A few days ago, the apparent truce that reigned between traditional banks and fintechs in Brazil was paused, and the quarrel has continued ever since. It all started with a marketing campaign by Mercado Pago, the financial arm of Mercado Livre, which placed a person dressed as a dinosaur in front of some bank branches last week. Febraban, the federation that represents the country’s largest banks, did not find it funny.
In a post on LinkedIn last Sunday (19), Febraban lashed out at Zetta, the association that represents fintechs, claiming that large fintechs benefit from tax, regulatory and labor advantages, while “banks generate more than half a million jobs nationwide and have more requirements, unlike fintechs that do not have to follow the rules for hiring bank workers.”
“Fintechs pay far less tax than banks, which pay 45% on profits, 25% income tax and 20% Social Contribution on Net Profit (CSLL in Portuguese), while fintechs pay only 9% or, at most, 15% CSLL,” says the text.
It even hit Nubank, which according to Febraban, “has look, size, products and even the name of a bank, but prefers not to call itself a bank, and yet charges higher interest rates to its customers than the average of the five or 10 major Brazilian banks”.
Last Tuesday (21), Zetta replied, also through a note posted on LinkedIn. According to the entity, the regulatory asymmetry favors traditional banks with competitive and economic advantages, and not fintechs, which have higher financial requirements and more legal requirements.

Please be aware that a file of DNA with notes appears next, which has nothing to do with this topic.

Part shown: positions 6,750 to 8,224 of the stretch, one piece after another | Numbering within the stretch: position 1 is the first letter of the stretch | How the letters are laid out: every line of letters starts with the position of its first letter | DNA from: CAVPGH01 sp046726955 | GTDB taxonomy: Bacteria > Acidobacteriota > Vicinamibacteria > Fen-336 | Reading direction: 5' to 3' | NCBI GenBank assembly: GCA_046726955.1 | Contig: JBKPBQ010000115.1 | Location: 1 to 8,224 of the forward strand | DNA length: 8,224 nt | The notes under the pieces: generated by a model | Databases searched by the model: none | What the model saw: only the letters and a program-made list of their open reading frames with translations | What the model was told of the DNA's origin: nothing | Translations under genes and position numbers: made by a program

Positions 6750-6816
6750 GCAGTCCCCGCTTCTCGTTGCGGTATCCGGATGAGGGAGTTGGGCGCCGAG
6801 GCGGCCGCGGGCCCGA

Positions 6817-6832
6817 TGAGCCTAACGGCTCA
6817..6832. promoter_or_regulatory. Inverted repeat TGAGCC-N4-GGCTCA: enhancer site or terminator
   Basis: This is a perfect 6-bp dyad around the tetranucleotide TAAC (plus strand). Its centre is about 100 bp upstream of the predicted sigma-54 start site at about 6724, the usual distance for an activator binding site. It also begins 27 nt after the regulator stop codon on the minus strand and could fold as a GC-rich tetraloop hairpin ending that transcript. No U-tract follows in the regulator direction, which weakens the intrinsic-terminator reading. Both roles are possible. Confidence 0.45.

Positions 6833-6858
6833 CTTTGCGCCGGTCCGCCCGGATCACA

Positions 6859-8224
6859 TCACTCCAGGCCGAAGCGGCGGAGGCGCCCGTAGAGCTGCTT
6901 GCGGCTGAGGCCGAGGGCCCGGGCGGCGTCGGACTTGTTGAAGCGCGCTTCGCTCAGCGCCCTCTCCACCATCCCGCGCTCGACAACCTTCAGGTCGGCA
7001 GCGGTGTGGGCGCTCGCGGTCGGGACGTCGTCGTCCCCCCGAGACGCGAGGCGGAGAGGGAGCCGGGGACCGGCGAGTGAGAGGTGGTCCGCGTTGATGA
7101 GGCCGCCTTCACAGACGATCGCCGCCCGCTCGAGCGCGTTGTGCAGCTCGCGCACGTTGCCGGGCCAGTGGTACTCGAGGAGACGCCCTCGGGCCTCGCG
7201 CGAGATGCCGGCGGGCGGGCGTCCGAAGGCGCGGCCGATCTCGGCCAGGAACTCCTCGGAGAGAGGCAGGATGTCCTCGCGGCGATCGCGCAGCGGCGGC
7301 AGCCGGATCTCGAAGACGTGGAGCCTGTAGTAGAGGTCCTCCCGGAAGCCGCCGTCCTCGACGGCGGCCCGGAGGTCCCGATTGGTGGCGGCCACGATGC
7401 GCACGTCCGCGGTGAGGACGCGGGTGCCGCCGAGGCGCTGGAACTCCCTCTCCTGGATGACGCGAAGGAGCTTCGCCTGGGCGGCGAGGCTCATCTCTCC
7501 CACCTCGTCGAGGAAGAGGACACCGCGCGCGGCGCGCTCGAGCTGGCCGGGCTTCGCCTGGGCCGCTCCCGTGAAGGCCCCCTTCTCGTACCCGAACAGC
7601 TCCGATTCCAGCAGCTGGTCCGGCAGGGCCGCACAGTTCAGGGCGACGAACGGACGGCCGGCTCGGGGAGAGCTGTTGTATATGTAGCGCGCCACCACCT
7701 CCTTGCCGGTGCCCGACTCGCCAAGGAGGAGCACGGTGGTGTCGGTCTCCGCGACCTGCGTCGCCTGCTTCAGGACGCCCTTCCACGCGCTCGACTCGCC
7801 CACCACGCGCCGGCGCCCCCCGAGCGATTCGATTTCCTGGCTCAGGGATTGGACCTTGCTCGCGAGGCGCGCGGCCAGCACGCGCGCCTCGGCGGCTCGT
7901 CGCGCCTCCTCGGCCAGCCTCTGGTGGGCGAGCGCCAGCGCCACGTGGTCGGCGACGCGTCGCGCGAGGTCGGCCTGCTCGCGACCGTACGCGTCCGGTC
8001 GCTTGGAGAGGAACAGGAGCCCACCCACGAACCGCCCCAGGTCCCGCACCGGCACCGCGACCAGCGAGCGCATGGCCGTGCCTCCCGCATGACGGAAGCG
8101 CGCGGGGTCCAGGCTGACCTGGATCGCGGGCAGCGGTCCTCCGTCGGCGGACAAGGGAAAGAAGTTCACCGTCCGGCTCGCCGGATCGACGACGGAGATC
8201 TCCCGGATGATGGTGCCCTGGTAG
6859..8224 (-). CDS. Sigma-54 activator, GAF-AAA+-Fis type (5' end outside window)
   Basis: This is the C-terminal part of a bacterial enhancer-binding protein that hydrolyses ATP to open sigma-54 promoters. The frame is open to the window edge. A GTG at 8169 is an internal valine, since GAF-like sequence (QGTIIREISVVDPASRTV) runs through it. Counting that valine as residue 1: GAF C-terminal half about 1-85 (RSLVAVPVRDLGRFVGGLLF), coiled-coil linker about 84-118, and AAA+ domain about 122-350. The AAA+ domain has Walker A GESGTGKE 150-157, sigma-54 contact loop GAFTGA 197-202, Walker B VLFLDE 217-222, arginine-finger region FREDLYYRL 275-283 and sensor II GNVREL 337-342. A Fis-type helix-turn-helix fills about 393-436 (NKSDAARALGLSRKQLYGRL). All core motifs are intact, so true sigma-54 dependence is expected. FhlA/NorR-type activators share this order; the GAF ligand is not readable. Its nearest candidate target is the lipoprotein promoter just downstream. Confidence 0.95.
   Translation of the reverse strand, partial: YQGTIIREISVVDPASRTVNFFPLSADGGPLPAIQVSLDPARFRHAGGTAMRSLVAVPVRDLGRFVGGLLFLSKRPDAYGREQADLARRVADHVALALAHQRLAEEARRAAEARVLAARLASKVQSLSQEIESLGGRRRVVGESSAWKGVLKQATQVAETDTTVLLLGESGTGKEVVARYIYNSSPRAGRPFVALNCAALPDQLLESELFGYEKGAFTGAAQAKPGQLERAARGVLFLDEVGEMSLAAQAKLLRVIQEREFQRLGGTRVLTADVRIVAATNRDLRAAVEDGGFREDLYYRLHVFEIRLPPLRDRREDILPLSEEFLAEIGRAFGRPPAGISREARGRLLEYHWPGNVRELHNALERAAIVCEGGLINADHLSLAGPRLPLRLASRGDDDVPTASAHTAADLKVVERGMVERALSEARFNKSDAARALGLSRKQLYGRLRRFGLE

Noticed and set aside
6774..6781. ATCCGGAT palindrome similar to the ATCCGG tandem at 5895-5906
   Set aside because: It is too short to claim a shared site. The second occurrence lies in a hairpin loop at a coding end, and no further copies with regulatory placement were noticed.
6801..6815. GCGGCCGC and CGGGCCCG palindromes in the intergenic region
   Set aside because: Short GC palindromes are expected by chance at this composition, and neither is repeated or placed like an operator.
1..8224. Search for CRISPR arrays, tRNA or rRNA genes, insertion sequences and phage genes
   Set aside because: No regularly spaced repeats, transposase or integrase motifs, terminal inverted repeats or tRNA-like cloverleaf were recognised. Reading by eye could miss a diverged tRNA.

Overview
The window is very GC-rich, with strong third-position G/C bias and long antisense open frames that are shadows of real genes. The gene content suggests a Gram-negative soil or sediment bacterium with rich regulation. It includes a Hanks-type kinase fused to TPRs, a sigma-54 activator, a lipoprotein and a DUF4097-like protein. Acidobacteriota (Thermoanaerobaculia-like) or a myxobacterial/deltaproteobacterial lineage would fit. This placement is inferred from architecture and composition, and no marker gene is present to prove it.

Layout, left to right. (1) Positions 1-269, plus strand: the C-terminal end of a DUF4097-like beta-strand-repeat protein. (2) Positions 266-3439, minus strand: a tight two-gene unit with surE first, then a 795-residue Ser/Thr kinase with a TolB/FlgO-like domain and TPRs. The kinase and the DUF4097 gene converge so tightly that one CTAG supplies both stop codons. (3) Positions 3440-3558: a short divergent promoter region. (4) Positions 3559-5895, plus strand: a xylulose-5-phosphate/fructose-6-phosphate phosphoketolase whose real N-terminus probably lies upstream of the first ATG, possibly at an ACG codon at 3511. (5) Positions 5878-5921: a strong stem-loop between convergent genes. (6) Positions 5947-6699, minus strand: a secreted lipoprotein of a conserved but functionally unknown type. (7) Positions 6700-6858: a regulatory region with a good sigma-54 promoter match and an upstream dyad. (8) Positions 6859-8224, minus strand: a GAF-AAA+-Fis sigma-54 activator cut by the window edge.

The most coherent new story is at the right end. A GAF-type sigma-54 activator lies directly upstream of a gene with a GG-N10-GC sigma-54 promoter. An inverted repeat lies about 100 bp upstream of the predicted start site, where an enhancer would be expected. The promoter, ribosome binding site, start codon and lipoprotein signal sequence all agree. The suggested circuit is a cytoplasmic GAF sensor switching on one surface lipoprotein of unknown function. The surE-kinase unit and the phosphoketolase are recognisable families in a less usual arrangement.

Zetta said that fintechs pay more taxes than traditional banks and are subject to a number of rules that do not apply to banks, such as the fact that they cannot use the amounts deposited in their accounts to generate loans, something that banks can do.
Finally, the entity said that the interest rates of its three largest affiliates are lower than those of the five largest traditional banks and that traditional banks still concentrate 68.5% of the entire credit market in Brazil, which harms competition and fintechs.
This public spat between Febraban and Zetta comes on the heels of a series of intense changes in Brazil‘s banking system, led by the Central Bank, with the beginning of the open banking earlier this year and the launch of PIX (the Brazilian instant payment system) last November.
The two innovative agendas increase competition and stimulate the emergence of new products and services, which is not exactly good for the big banks, used to a hyper-concentrated market.
On the other hand, a series of problems in the open banking implementation schedule – the second and third phases had to be postponed due to problems in the integration process and technical adaptation of the participating institutions – and a recent wave of scams and frauds involving the PIX have weakened the innovation agenda and increased tensions among the system’s participants.